According to multiple reports on MLB’s 67-page proposal for health and safety operating procedures, mascots are not considered essential personnel and would not be permitted at the ballpark during the 2020 season.
Here is an extensive list of what is banned in MLB stadiums according to the proposal.
- Use of water jugs
- Face touching to give signs
- Finger licking
- Saunas, steam rooms, pools and cryo-chamber therapy
- Uber, Lyft Taxi services and public bus services
- Eating at restaurants in away cities
- Use of public gyms
- First and third base umpires approaching baserunners
- Lineup card exchange
- High-fives, fist bumps and hugs
- Scoreboard video
Other activities are discouraged, including showering at the facilities and going out to bars and restaurants in home cities. Players could be mandated to arrive at the ballpark already in uniform and are expected to wear masks everywhere except while on the field and while working out. All lockers have to be six feet apart. The next day’s starting pitcher is not allowed to sit in the dugout.
Only five players are allowed to work out at a time during the first phase of spring training, which is when pitchers and catchers arrive. When position players arrive, small groups are encouraged. There will be a limited number of exhibition games. Those that are staged in spring training facilities will have start times of either 7 p.m. or 9 p.m.
Personnel at ballparks are set to be extremely limited and are broken up into tiers based on how often they need to be tested. Tier 1 includes players, coaches and athletic trainers. Tier 2 includes clubhouse, public relations, front office, video, league staff and translators. Tier 3 includes broadcast staff and other personnel that does not interact with players. Tier 1 and Tier 2 staff will be tested for Coronavirus multiple times a week. Rosters are set to 50 apiece according to the plan. The amount of active players per game is so far unclear.
Deputy commissioner Dan Halem emphasized that these protocols are all a part of a first draft and “will undergo several rounds of changes as we collect comments and suggestions from the clubs, the players’ association, players, and government officials.”
How much money would the Phillies lose if players are paid their pro-rated salaries?
According to a report from Ronald Blum of the Associated Press, the league believes it will lose an average of $640,000 for each game played over an 82-game season with no fans and players paid their pro-rated salaries.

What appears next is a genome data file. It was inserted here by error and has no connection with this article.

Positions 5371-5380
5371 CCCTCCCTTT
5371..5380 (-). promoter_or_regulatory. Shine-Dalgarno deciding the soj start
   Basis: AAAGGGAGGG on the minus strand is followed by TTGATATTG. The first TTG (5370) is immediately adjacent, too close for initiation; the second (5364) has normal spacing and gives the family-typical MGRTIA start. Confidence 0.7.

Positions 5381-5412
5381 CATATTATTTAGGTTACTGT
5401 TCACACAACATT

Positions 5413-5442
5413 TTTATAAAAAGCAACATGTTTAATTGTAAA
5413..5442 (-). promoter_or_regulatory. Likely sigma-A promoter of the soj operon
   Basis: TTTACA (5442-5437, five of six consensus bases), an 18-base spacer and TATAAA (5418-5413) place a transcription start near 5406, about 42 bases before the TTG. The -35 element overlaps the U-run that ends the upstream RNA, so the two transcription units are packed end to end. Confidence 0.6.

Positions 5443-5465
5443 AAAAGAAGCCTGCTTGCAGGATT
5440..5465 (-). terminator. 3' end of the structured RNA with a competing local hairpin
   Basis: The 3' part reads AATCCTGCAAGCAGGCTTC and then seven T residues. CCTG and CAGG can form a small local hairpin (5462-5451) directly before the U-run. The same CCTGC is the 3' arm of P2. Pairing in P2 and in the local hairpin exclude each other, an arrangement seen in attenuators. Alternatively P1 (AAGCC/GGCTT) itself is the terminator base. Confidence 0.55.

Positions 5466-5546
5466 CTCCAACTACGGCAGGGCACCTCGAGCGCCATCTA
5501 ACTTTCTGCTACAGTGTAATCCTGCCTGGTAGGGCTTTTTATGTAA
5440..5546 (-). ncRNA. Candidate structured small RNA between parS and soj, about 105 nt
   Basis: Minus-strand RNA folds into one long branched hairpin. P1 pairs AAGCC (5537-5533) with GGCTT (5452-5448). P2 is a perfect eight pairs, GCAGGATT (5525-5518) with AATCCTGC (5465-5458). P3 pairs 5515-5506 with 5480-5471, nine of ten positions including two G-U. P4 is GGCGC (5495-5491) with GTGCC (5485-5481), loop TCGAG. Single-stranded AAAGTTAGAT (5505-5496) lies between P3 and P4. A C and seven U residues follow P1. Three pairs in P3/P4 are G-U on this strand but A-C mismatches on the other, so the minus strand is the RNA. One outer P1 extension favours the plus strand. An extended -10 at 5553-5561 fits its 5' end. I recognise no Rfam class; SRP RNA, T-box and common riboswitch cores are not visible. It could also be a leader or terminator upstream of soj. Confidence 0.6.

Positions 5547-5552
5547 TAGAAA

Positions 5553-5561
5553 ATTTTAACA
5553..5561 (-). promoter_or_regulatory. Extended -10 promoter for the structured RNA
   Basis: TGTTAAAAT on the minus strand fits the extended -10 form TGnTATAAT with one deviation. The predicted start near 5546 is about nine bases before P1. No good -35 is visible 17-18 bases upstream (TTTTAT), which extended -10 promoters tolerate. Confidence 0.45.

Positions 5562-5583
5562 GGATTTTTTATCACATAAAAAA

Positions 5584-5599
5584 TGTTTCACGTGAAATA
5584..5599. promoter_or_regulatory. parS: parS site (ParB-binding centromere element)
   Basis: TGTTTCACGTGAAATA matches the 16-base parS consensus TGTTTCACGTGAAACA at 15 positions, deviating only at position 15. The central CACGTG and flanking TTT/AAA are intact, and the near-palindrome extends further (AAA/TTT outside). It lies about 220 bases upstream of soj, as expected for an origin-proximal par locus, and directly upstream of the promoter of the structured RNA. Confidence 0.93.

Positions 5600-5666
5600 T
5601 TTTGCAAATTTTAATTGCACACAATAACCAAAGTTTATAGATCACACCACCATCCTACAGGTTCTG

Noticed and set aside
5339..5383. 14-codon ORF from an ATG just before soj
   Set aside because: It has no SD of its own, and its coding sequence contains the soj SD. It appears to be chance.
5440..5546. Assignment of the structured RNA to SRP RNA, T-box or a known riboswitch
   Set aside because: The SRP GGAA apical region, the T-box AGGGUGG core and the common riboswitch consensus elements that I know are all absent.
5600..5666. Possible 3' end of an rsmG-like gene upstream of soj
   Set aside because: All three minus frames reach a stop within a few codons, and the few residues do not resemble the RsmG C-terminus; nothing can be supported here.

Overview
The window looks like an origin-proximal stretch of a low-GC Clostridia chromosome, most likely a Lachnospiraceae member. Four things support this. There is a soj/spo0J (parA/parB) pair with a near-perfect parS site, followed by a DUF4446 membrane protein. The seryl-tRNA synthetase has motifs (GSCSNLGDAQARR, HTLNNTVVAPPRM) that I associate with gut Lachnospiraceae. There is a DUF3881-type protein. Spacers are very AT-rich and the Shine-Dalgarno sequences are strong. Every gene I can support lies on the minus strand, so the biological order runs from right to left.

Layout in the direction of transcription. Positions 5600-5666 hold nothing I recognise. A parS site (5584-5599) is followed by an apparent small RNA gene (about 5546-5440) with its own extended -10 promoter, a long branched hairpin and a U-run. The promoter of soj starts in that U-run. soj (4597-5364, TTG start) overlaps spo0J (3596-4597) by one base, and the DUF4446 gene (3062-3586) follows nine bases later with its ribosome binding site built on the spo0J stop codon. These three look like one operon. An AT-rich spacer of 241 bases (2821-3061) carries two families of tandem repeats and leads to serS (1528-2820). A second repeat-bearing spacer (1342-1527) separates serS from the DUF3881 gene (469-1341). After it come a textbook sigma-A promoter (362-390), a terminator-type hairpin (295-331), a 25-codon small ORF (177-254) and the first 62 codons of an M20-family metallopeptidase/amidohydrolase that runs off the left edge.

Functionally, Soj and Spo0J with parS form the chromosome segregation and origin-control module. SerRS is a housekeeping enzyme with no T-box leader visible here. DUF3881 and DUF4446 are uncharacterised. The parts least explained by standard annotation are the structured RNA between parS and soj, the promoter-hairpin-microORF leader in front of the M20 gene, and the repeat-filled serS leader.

This comes from a May 12 report titled “Economics of Playing Without Fans in Attendance” from the league. MLB also charted out each team’s Earnings before interest, taxes, depreciation and amortization (EBITDA) with empty stadiums and pro-rates salaries:
According to the assessment, the Phillies are ranked 10th in EBITDA losses, ahead of the Atlanta Braves (ninth), Washington Nationals (eighth) and New York Mets (third). The exact figure for the Phillies is not known but according to the figures that are known, it is less than $188 million. The Boston Red Sox, who are ranked fifth in losses, are projected to lose $188 million according to the AP report. Judging by the look of the chart, it is somewhere around $160 million.
Phillies, Citizens Bank and Philabundance to hold virtual food drive
The Phillies have teamed up with Citizens Bank and Philabundance to host the Phans Feeding Families Hunger Relief Program. The announcement was made this past Friday with the drive kicking off with a $40,000 donation from Citizens Bank Mid-Atlantic President Daniel K. Fitzpatrick. The goal is to raise $75,000.
Program ambassador Aaron Nola was featured in the public service announcement. You can donate to the cause through June 1 by visiting Philadbundance’s website:
Phillies helping the community: Kevin Frandsen
Watch: Scott Kingery faces Trevor Bauer, Bryce Harper in the cage
This might be a cause for concern.
Anyway, Bryce Harper’s swing looks like it is in mid-season form:
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